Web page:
• The mandate was applied per ship, not per sailor. The only things recorded were the counts of seamen aboard. The fine of $100 was to be levied against the ship, not the individual crew members. This was really more of a payroll tax than anything else.
  • The seamen had the free choice of which port to go to, meaning there was interstate competition among ports with regard to this service.
  • The care was not open-ended and not lifetime. When your money ran out, you were kicked out. Oh, and pre-existing condition were not treated. This bill was specifically designed to alleviate the arduous effects of long-term sea voyage for the purpose of international trade. It was effectively an insurance plan for sailors, not much different than seafaring insurance plans that were already in place at the time to make intercontinental commerce less of a financially risky endeavor.
  • Doctors were not mandated to work at ports. In fact, this plan says nothing about the coverage provided. Its amazing to think that anyone would compare this with Obamacare when the medical care provided is not listed. The only thing the bill does stipulate with regard to the service is how the overseers of the port hospitals will be appointed by the president.
  • The money collected never left the port it was collected in. That’s what they used to call “states’ rights”.
  • The wording of the bill focuses on accounting. It actually expects there to be a surplus left over!

This bill was also far from uncontested as many posts that want to use this as ammunition to support Obamacare seem to imply.

For an extended review of this topic, I highly recommend this blog post at Wandering Reveleries.

Remember, democracy never lasts long. It soon wastes, exhausts, and murders itself. There never was a democracy yet that did not commit suicide. –John Adams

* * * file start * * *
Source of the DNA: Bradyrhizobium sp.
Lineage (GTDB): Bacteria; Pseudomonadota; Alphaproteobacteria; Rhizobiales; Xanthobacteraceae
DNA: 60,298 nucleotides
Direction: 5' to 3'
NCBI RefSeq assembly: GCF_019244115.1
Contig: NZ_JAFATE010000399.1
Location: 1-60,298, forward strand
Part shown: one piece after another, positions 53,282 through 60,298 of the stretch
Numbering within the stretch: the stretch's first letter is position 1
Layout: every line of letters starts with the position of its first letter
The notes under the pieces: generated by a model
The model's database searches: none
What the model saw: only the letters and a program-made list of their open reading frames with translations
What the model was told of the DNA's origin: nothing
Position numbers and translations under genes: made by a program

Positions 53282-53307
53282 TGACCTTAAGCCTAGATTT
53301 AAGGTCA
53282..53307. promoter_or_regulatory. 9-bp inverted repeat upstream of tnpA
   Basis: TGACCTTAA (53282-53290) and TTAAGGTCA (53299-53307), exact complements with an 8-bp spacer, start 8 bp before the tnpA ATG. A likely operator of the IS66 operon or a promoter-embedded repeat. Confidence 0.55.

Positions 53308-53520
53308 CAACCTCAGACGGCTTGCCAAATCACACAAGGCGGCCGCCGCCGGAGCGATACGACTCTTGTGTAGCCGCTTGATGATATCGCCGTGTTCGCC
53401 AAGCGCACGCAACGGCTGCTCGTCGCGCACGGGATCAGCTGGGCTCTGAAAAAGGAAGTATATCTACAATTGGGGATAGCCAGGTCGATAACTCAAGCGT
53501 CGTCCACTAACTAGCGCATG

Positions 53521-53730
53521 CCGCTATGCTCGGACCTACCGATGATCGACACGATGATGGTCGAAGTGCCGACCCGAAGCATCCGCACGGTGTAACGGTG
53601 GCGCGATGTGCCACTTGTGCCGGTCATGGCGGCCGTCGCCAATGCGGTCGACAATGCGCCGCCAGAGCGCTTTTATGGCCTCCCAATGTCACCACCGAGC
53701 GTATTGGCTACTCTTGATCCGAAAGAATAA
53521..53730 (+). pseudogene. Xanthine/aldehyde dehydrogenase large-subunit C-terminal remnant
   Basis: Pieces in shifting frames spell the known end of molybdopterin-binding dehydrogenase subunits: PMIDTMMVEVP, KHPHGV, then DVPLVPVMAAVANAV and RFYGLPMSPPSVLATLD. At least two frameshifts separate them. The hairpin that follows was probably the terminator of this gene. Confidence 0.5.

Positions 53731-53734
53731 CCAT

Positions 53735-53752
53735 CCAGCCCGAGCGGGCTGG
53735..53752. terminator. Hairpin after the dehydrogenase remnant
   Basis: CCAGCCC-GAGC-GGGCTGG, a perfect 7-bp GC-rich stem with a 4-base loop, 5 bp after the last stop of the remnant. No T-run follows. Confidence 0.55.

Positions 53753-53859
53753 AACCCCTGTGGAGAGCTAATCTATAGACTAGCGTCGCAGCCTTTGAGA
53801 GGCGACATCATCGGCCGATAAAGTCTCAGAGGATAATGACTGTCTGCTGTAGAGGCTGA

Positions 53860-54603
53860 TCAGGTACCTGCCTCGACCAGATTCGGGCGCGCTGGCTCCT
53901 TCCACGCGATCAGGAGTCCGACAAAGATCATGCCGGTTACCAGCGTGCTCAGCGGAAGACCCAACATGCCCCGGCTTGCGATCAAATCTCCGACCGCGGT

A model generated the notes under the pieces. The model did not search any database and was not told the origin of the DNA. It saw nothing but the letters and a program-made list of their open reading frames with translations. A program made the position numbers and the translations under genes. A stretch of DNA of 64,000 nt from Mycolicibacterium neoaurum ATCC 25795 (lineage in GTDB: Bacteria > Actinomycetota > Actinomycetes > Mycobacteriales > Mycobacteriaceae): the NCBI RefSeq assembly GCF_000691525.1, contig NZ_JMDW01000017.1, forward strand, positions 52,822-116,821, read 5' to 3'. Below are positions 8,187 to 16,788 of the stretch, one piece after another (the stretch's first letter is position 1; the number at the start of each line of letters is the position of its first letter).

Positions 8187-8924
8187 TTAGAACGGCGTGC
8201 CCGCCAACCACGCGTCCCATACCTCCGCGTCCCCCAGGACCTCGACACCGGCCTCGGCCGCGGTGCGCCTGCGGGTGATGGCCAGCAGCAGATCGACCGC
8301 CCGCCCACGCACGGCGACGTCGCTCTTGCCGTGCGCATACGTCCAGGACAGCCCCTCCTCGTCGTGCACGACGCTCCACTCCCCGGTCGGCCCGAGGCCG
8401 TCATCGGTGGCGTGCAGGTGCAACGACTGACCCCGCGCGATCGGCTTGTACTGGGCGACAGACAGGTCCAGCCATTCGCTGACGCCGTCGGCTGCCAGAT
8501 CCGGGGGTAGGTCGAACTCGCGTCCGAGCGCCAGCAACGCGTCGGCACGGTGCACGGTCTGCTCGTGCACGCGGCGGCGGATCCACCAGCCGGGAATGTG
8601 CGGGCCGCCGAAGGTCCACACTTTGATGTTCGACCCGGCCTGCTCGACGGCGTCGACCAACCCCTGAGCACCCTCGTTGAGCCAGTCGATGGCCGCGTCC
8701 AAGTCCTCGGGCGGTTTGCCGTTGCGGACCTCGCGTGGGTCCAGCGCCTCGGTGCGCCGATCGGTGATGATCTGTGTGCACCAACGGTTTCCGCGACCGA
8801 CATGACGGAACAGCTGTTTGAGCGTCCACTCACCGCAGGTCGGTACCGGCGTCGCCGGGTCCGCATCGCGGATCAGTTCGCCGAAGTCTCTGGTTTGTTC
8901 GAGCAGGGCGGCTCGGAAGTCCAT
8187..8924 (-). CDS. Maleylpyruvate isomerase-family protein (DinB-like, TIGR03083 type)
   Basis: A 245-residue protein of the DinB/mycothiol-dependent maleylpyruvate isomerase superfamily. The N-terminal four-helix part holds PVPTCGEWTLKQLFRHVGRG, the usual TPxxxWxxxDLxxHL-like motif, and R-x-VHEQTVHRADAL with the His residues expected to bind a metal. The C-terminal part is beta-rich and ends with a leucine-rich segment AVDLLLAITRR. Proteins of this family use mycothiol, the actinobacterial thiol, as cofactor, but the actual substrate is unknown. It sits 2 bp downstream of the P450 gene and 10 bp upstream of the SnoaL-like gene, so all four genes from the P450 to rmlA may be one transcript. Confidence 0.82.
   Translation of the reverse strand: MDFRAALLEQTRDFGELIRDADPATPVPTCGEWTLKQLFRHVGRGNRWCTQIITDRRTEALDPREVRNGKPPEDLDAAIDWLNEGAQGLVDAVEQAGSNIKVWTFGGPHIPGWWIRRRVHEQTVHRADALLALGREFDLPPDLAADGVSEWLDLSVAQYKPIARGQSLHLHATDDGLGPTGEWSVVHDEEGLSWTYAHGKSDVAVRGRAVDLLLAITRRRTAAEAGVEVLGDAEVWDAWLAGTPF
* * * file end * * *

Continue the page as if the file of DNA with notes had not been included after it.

Why libertarians should be opposed to same-sex marriage

During a discussion on same-sex marriage with one of my more liberal friends, I mentioned not wanting the state to encourage self-destructive behavior like homosexuality. My friend asked why I, a libertarian, would want the government to interfere in people’s lives.

Unfortunately this is actually a common libertarian position. So in an attempt to persuade my fellow libertraians, let me outline why I believe all libertarians ought to be opposed to same-sex marriage.

Libertarians believe in limited government. Same sex marriage greatly expands the role of government in peoples’ lives. Ergo, I am opposed to same-sex marriage because it would necessarily entail an expansion of the government just like it has in every country that has embraced same-sex marriage.

Here’s a great article about the effects of normalizing aberrant sexual practices weakens the institution of marriage.

Weakening marriage means the state needs to grow to take on the roles the parents once filled. Today that means the state becomes the husband (provider/protector/teacher) in the lives of millions of single-parent homes (which are predominantly female).

When we make sex out to be a private pleasure divorced from any public good (like the production and care and raising of children) then we end up with fewer children (because they are seen as a nuisance) and fewer marriages which provide the most stable environment for the raising of children.

And you know what’s great about properly functioning marriages? The state doesn’t need to interfere with them, so it doesn’t need to grow in order to provide anyone with an imagined “right”.

The family is the fundamental building block of society. And for that reason, all libertarians should be opposed to the legalization of same-sex marriage.